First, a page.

Glutamatergic neurotransmission,
depression and antidepressants

by
Ferrero A, Cereseto M.
Farmaceutico, Becario UBA, Junin.
aferrero@ffyb.uba.ar
Vertex. 2004 Jun-Aug;15(56):91-8


ABSTRACT

Depression is a psychiatric disorder that affects 20% of the population. Despite the efforts aimed to identify the mechanisms underlying its behavioral and affective symptoms, no consensus has been reached. In the last years two new theories, the glutamatergic and the genomic ones, have been proposed. Upon the first, the exposition to stressful stimuli increases hippocampal glutamatergic neurotransmission and triggers excitotoxic changes. The second one postulates that depression is closely correlated with neuronal atrophy due to a decrease in BDNF. The aim of this work is to review recent findings about the glutamatergic neurotransmission and its implication in animal models of depression, depressed patients and in both conditions after the antidepressant treatment. We also tried to identify possible links between these observations and the genomic theory.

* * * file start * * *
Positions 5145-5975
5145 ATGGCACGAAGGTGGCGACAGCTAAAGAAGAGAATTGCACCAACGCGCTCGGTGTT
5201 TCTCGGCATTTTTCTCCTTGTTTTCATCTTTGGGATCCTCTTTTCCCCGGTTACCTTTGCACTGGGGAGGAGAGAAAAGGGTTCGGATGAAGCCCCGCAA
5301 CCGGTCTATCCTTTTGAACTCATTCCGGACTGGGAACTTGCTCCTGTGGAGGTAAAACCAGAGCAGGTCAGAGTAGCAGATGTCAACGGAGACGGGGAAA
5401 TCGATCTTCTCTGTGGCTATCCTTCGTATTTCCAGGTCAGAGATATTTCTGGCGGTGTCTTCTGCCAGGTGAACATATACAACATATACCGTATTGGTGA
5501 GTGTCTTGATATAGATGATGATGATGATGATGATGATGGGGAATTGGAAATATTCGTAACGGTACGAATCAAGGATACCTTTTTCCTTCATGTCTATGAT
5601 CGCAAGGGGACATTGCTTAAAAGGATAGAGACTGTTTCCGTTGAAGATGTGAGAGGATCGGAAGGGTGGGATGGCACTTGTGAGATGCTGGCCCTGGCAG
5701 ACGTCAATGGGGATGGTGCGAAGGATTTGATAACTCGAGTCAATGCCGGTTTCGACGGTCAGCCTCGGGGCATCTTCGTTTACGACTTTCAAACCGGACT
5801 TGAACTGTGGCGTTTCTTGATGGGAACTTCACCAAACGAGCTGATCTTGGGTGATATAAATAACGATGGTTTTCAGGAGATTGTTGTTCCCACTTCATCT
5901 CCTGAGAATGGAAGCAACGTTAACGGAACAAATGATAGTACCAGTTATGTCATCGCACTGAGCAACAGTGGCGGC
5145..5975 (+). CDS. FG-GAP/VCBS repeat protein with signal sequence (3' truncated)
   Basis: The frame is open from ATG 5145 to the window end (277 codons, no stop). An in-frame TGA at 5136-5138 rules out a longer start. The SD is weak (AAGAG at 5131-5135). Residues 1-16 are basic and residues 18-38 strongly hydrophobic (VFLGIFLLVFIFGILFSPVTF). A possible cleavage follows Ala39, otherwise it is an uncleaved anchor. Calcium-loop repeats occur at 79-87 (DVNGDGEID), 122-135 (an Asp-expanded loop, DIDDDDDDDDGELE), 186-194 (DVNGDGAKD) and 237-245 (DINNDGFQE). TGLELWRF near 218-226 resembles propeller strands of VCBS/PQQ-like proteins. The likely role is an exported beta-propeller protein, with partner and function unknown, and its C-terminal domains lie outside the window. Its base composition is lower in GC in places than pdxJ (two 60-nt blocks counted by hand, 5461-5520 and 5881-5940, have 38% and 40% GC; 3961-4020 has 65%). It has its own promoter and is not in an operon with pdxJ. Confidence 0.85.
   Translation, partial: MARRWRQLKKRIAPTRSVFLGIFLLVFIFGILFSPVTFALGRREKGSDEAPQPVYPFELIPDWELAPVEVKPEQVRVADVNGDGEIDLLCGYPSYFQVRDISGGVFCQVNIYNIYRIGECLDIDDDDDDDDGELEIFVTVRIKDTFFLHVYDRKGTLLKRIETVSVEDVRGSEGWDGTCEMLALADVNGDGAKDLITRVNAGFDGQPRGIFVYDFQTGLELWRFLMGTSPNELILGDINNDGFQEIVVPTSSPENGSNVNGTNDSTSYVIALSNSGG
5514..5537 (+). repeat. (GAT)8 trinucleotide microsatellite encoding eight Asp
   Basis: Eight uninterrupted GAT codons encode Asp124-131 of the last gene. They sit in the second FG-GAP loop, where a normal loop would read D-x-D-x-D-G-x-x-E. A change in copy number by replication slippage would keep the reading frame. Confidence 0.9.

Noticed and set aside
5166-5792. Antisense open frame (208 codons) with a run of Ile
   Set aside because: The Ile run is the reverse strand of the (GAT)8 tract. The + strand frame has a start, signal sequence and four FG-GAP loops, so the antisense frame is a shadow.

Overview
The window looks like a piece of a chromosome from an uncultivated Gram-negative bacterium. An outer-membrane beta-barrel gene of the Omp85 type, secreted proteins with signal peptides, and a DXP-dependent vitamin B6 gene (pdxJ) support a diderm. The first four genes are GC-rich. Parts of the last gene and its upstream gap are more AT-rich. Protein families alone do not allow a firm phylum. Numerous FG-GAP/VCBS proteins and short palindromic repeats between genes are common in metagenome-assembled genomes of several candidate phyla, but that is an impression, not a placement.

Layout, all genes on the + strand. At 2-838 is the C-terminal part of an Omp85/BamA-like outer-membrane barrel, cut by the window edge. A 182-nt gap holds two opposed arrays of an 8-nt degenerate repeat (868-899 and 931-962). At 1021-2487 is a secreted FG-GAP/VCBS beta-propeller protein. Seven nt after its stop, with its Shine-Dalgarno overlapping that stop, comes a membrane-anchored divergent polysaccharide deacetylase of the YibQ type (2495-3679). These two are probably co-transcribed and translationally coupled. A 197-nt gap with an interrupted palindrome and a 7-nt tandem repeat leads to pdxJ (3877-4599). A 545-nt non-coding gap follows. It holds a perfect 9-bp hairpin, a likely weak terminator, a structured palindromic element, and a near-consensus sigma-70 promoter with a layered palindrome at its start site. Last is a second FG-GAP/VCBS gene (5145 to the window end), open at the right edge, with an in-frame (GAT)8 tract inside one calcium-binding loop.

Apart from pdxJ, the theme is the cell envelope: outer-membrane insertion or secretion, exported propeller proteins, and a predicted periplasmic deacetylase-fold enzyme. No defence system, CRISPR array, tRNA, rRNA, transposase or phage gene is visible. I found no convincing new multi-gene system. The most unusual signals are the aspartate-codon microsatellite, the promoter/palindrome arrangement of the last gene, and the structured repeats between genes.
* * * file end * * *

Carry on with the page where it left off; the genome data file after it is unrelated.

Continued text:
BDNF
NMDA
Riluzole
Monoamines
21st Century
Noradrenaline
Neurotrophins
NMDA antagonists
New antidepressants
Glutamate and GABA
Antidepressant augmentation strategies


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